Politicians responsible for probing the Government's response to the pandemic are pushing Ministers to release minutes of their confidential covid meetings for them to review "in confidence".
The Scrutiny Liaison Committee (SLC), which brings together the chairs of all five Scrutiny Panels, has called for a States Assembly vote on whether minutes of all Competent Authorities Ministers’ (CAM) meetings should be shared privately with the relevant panels without redactions.
In July, nearly eight months after Express’s original request under the Freedom of Information Law, the Government released just eight paragraphs covering three meetings – two in March and one in April.
They shared very little of CAM’s deliberations, with the most in-depth section a short discussion touching on how freight volumes dropped 30% following lockdown, Paul Davis freight entering administration and an offer from Condor to use its Liberation for 18 trailers and freight if necessary.
The minutes were originally requested in the wake of calls for transparency and public fury when it first emerged in December that CAM had gone against STAC advice. They also followed frustrations shared publicly and privately by other Ministers left out of discussions on important decisions.
Pictured: The States Assembly will be debating the proposition in early November.
In the report accompanying their proposition, the SLC noted that the minutes of the CAM meetings should be treated in the same away as those from Council of Ministers.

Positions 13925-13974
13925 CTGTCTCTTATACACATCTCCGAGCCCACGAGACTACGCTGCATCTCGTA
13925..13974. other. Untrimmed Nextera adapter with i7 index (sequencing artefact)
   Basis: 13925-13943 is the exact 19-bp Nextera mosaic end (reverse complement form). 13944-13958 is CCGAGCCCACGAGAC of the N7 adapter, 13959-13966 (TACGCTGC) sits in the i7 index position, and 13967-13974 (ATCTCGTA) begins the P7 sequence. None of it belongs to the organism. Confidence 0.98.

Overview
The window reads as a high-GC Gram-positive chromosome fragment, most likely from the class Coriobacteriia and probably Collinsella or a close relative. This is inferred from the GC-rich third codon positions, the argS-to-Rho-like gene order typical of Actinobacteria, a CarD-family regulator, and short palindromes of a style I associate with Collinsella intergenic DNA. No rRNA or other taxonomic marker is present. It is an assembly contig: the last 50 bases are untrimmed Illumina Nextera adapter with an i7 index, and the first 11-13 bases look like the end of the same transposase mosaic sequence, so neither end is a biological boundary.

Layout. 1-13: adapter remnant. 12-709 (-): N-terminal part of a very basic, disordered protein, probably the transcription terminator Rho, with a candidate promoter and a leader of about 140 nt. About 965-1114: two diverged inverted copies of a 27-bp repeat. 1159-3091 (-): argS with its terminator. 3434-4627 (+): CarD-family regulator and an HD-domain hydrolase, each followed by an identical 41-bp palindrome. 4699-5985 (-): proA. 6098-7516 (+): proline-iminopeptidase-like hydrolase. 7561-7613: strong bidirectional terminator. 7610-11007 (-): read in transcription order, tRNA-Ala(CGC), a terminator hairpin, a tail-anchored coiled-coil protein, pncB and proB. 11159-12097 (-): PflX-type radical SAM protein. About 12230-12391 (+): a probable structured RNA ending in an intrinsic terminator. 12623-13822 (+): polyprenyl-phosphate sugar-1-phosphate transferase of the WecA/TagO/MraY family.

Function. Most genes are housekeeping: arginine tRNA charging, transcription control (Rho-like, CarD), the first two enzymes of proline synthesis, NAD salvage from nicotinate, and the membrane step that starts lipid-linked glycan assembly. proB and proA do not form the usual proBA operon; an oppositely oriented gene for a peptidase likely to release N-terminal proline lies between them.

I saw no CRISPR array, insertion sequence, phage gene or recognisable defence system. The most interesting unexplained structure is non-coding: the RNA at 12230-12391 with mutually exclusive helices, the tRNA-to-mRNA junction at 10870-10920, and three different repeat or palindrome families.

“There is a clear need and will for transparency in decision-making by the general public within the island, this does not cease due to an emergency situation and in many ways is in fact of more consequence and can be observed in Freedom of Information requests made in this regard,” they added. “The Panel acknowledges the need for decisions to be made, sometimes in a quick manner and some will be confidential in nature, however it remains unclear on what information these decisions are taken and what debate of options has occurred.”
The Panels said presenting decisions in a “clear and transparent manner” was a key element of trust between the public, politicians and the Government.
They urged the Assembly to adopt the proposition arguing it would enable “oversight and understanding” of CAM’s decision-making and support its Scrutiny function in completing its work.
Pictured: Competent Authorities Ministers - External Relations Minister Ian Gorst, Economic Development Minister Lyndon Farnham, Chief Minister John Le Fondré, Health Minister Richard Renouf, Infrastructure Minister Kevin Lewis and Home Affairs Minister Gregory Guida.
“Whilst the Panel appreciates the meetings of the CA Ministers are necessarily confidential there must be an ability to scrutinise the actions of Government whilst not revealing the detail in a public domain which could undermine the work of Government,” they added.
“Scrutiny should be allowed to review the decision- making principles which resulted in the development of policy. The proposition does not seek to publish minutes, only to allow the confidential analysis of vital context through the Scrutiny function.”
The proposition will be debated on 2 November.
Yesterday, a locally-based Brigadier with experience working in crisis situations called for a full public inquiry into how the pandemic has been handled in Jersey.
The idea appeared to be supported by leading Scrutineer Deputy Inna Gardiner, who chairs the Public Accounts Committee.
Interesting proposition from Brigadier Nigel Hall, I can’t see any negatives. https://t.co/Asi4WGpqie— Inna Gardiner (@innagardiner) September 6, 2021
"Interesting proposition from Brigadier Nigel Hall, I can’t see any negatives," she tweeted.
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